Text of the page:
Part 1: What is a 529 Plan / Account, 529 Savings Plans, 529 Prepaid Tuition Plans
Part 2: Pros & Cons of 529 Plans / Accounts, Investing in Your Own State’s vs Other States’ 529 Plan, Best 529 Plan for You
Introduction to 529 Plan for Kids and Teens
This video explains the concept of 529 plans in a simple, concise way for kids and beginners. It could be used by kids & teens to learn about 529 accounts, or used as a money & personal finance resource by parents and teachers as part of a Financial Literacy course or K-12 curriculum.
Suitable for students from grade levels:
- Elementary School
- Middle School
- High School
The topics covered are:
- What is a 529 plan
- What is a 529 savings plan
- What is a 529 prepaid tuition plan
- Advantages of 529 accounts / plans
- Disadvantages of 529 accounts / plans
- Can you only invest in your own state’s 529 plan
- How to choose a 529 account that’s best for you – which state’s 529 plan should you choose
- Can the beneficiary only go to a college within that state
What is a 529 plan / 529 account?
A 529 plan is a type of tax-advantaged account that is used to set aside money to cover the cost of education.
Although the plan gets its name from section 529 of the Federal Tax Code, most 529 plans are sponsored by the state governments and the exact rules for 529 plans are different for every state.
There are 2 main types of 529 plans: Savings Plans and Prepaid Tuition plans.
Usually, either parents or grandparents contribute money to pay for their child or grandchild’s education. But, the beneficiary of a 529 account can be anyone in the family – including the person who opened the account!
What is a 529 savings plan?
Depending on how those funds perform, the account will change in value. Later on, you can use the money in the fund tax free to pay for education including tuition, fees, textbooks, room and board, etc.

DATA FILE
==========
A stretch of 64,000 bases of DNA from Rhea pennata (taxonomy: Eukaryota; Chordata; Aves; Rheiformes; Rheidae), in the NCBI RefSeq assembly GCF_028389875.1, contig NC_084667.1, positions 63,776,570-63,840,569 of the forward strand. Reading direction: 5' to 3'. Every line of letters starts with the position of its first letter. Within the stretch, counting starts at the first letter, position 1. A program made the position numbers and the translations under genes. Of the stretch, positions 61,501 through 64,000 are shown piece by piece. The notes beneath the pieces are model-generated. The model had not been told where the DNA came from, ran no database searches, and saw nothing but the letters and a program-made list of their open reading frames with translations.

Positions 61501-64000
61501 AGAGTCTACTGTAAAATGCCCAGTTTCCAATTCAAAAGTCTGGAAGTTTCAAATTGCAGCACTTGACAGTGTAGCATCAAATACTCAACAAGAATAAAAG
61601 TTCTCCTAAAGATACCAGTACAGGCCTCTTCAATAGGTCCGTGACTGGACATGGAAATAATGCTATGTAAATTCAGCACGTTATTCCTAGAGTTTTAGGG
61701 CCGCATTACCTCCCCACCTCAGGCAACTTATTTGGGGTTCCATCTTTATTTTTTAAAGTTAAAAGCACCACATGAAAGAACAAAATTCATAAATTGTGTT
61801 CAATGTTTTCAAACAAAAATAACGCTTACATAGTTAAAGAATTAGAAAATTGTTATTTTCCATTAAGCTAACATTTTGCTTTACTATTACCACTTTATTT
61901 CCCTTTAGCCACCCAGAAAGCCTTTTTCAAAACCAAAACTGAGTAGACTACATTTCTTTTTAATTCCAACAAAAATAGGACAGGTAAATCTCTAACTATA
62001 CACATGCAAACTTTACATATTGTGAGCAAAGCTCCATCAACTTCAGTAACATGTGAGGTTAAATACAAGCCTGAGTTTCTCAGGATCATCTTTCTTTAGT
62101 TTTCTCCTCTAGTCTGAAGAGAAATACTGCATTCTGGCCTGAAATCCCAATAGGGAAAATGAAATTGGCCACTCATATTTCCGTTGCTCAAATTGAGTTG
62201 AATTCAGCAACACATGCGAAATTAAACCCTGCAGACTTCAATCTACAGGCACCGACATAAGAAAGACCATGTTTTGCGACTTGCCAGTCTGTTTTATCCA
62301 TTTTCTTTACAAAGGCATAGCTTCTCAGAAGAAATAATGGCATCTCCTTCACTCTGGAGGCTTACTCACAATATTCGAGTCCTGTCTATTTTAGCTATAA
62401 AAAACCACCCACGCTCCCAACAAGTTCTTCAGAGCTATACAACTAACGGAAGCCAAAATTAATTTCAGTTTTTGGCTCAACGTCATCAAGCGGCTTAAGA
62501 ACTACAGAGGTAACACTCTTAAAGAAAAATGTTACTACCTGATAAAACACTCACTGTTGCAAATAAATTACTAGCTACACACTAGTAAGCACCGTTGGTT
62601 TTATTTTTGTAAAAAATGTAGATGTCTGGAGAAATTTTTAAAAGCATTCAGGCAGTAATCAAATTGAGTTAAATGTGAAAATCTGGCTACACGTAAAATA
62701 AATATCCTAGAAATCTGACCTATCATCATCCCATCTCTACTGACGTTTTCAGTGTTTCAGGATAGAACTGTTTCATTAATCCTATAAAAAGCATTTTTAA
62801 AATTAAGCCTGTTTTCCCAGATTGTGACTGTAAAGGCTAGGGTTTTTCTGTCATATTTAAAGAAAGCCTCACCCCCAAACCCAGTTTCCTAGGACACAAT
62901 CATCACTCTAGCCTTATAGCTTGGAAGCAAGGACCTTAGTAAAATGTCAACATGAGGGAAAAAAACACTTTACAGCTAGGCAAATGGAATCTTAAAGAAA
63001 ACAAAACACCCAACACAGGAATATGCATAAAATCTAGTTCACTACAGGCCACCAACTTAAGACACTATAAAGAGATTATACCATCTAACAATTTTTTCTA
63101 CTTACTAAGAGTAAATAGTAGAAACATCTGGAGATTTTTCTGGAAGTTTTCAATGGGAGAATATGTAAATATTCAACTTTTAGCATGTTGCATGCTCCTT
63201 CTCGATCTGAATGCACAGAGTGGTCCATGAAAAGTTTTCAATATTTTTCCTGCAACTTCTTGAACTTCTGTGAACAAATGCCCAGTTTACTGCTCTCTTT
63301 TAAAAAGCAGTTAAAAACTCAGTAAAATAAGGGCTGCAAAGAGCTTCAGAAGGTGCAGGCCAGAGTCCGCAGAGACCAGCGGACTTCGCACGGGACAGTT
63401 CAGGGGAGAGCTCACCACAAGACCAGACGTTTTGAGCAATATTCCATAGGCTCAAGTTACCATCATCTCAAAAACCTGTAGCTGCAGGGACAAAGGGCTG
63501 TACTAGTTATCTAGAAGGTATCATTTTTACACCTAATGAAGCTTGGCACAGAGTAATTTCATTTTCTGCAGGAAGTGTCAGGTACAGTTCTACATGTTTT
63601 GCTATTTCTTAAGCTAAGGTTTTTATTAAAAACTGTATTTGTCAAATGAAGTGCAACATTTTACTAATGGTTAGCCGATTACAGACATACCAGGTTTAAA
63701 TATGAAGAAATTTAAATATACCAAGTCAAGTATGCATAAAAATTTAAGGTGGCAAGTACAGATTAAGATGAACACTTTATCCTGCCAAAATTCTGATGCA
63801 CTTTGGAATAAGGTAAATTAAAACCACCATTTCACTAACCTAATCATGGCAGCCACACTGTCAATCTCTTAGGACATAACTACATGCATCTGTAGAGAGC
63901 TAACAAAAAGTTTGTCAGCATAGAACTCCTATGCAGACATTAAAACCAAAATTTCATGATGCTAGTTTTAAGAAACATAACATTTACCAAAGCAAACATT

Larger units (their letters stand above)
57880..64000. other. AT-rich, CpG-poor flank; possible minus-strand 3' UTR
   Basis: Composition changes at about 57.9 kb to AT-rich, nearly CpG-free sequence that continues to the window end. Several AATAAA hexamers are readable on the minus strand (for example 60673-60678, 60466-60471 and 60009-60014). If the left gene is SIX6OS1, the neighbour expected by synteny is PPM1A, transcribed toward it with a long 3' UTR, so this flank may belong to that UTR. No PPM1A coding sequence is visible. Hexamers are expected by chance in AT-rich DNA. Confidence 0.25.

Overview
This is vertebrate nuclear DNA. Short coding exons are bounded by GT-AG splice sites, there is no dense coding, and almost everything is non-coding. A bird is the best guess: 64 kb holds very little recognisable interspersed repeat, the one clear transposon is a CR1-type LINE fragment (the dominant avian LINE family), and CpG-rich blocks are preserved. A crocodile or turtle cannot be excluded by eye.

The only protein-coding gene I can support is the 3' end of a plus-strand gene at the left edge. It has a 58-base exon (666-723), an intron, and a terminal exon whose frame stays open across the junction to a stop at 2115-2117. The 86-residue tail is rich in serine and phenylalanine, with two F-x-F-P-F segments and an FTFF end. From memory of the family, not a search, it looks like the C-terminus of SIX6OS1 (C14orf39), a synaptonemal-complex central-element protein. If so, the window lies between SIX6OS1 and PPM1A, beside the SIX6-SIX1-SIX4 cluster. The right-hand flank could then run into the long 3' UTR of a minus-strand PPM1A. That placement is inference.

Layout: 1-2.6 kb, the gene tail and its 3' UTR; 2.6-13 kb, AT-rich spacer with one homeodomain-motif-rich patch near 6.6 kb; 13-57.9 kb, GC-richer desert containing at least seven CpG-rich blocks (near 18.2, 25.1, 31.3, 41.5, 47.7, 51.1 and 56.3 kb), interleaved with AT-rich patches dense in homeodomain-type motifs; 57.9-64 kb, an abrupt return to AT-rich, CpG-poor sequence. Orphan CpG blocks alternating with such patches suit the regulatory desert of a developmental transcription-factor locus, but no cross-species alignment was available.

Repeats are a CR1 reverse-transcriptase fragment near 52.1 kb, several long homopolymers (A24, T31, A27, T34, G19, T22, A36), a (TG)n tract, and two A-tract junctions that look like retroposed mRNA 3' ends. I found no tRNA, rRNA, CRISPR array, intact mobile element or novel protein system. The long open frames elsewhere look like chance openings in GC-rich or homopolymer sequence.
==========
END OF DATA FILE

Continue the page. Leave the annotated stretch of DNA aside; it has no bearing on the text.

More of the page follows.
For a long time, 529s could only be used to pay for college and university, but now they can also be used to pay for K-12 education, certain apprenticeship programs, and student loan repayment.
What is a 529 prepaid tuition plan?
In a prepaid tuition plan, you lock in the cost of college tuition at its current cost, instead of saving up for college at its future cost.
Not all states offer prepaid tuition plans, and they may not be able to pay for tuition at every college. Also, the money cannot be used to cover room and board or for K-12 needs.
So, what are the advantages of 529 plans?
The main advantage of 529 plans is their tax benefit. You invest post-tax money, but the money invested grows tax free, and as long as you use it for education-related expenses, you don’t pay tax when you withdraw the money.
Another advantage is that there is no maximum contribution limit.
Also, if the original beneficiary cannot use the money for any reason, the beneficiary can be changed to pretty much any family member to continue reaping the tax benefit.
What are the disadvantages of 529 plans?
Since the funds in 529 plans are meant to be used for education and related expenses only, you have to pay tax on the money, and incur a 10% penalty when you withdraw the money for non-educational purposes.
You can withdraw the money penalty free if the beneficiary gets a scholarship or attends a US military academy, but you still have to pay tax.
Also, your investment has to be confined to the limited set of funds offered by the plan, which might have high fees.
Can I only invest in my own state’s 529 plan?
No, you can invest in any state’s 529 plan.
However, it might be better from a taxation perspective to go with your state’s 529 plan as some states offer additional tax deductions to local residents.
How do I choose a 529 plan / 529 account that’s best for me? And, can the beneficiary only go to a college within that state?
Which state’s 529 plan / 529 account should I choose?
All 529 savings plans can cover the cost of education in any state.
Check if your state offers additional tax benefits to residents investing in its 529 plan.
Another important factor to consider is the selection of funds offered within the plan and their expense ratio, as this can vary widely among the 529 plans across states.